New week, new job, new hope – Keep Hope Alive Sunday!

intertwined hands

I am so excited to announce I got another job! Yea! It’s through another company that does caregiving/companion services and I will get the opportunity to move up in the company! In case anyone’s keeping score that will make 2 part-time jobs caregiving and will hopefully free me up to write more and earn more doing all of the things I love! That includes being the absolutely fabulously graceless crazy mama to the boy too!

It’s a small step but it is a step in the right direction! Being able to get back on the road to hopefully fully support us again is huge. I am so deeply grateful to my mama and friends who help me out but oh mah lawd I cannot tell you how this independent maotic human prefers to help others than to have to ask for help.

I still get to work with my Miss Candy and our knitting, shopping, pool adventures! That’s one of the best parts for me is to get to keep one of the things I love doing. Plus, you spend so much time with someone and they begin to feel like family. You trust each other and come to rely on how things work when you’re working together.

cg heart wheel

As I was going through the new employee orientation the things we cannot do are highlighted. Be on our cell phones, invite family and friends along, bring your pet, borrow money – to me something I would never do anyway but I understand, especially when you are sitting with someone who sleeps often or has Alzheimer’s and says, “Oh I don’t mind, invite/bring do whatever you want you’re family, dear.”

First of all, you go in knowing your client’s conditions. What they need, what the family wants, and how to work on their schedule. If you are working with a client with Alzheimer’s who is still cognitive and can talk about many things and sounds “normal” to you but then says something completely off like, “We should go to my house in the mountains you would love it.” This person is being completely genuine and in that moment, knows you both would have a good time. You probably would. But the point of your caring for them is so they don’t book tickets, make arrangements for these kinds of things. Most likely the family is paying for their care, yes out of their funds, but it is your job to help them day to day and that includes the trust of making sure things are in their best interest. Not yours.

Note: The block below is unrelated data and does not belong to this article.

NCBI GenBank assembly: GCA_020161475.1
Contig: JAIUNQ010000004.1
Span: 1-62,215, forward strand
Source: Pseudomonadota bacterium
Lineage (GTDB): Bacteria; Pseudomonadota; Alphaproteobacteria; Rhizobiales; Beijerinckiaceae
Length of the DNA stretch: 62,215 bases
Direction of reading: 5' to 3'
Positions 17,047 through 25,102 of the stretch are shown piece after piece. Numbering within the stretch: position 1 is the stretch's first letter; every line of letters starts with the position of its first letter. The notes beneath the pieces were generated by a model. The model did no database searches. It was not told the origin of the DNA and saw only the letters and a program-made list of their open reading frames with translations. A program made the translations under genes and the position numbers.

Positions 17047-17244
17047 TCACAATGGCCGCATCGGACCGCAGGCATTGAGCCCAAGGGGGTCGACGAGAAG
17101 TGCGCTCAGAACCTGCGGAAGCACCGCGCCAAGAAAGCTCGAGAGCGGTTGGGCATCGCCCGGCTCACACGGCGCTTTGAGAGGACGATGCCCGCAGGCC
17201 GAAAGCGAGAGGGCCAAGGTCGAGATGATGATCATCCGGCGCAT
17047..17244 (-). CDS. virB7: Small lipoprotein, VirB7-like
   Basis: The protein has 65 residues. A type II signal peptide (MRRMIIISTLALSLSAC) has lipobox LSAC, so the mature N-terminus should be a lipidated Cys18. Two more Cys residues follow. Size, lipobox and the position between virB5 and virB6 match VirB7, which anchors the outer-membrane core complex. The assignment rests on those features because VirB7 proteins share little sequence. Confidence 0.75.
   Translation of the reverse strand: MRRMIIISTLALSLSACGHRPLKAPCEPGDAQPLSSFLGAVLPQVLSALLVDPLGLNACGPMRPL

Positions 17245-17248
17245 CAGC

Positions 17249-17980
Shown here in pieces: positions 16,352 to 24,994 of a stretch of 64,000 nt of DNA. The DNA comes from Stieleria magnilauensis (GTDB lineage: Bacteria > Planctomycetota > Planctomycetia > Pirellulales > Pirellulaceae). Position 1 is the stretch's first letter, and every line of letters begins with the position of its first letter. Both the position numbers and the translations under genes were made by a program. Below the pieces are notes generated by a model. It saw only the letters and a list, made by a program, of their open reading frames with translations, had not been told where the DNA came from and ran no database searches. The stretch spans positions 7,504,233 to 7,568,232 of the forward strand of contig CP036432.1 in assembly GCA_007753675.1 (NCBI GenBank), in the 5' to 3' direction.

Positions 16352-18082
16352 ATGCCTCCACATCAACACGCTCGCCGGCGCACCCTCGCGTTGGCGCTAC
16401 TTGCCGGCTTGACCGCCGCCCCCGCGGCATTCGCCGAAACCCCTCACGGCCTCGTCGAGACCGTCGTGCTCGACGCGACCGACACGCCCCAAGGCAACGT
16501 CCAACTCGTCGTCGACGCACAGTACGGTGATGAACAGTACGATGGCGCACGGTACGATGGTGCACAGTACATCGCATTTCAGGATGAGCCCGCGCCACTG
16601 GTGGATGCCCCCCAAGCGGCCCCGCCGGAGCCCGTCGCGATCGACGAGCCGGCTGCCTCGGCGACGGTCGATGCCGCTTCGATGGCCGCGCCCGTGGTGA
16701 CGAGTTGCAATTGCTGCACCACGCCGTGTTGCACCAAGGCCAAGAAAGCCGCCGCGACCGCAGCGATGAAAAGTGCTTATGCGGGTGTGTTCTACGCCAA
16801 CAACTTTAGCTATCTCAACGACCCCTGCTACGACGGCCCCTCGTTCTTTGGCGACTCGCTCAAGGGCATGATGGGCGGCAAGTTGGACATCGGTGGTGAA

I have had patients and clients ask me to go everywhere with them, offer to pay for things, and tell me to bring my pets, my boy and my friends and family over. All very well meaning, however I am doing a job. My job is just more personal than some. After all, I admit I have an attachment with these people. I also realize I am caring for them and responsible for them. I am not bringing my life, family and business to work.

They can persist in their asking and this usually involves me “redirecting” them. Redirecting is a term used in healthcare for doing what it says, redirecting that person into another conversation gently. Sometimes you have to say, “I would love to do that but I just don’t know when I could go as I have so much going on. That is so nice of you to ask me.” If they keep persisting, I will let the family know and keep going with the, “I wish I could go and I thank you but right now isn’t a good time.” One gentleman I worked with asked me for 4 months straight, always forgetting he had asked me before, to go home with him to see the family. The bus stop was just down the road and it wasn’t a long trip! With him I always said, “We will see” knowing he wouldn’t remember asking me earlier.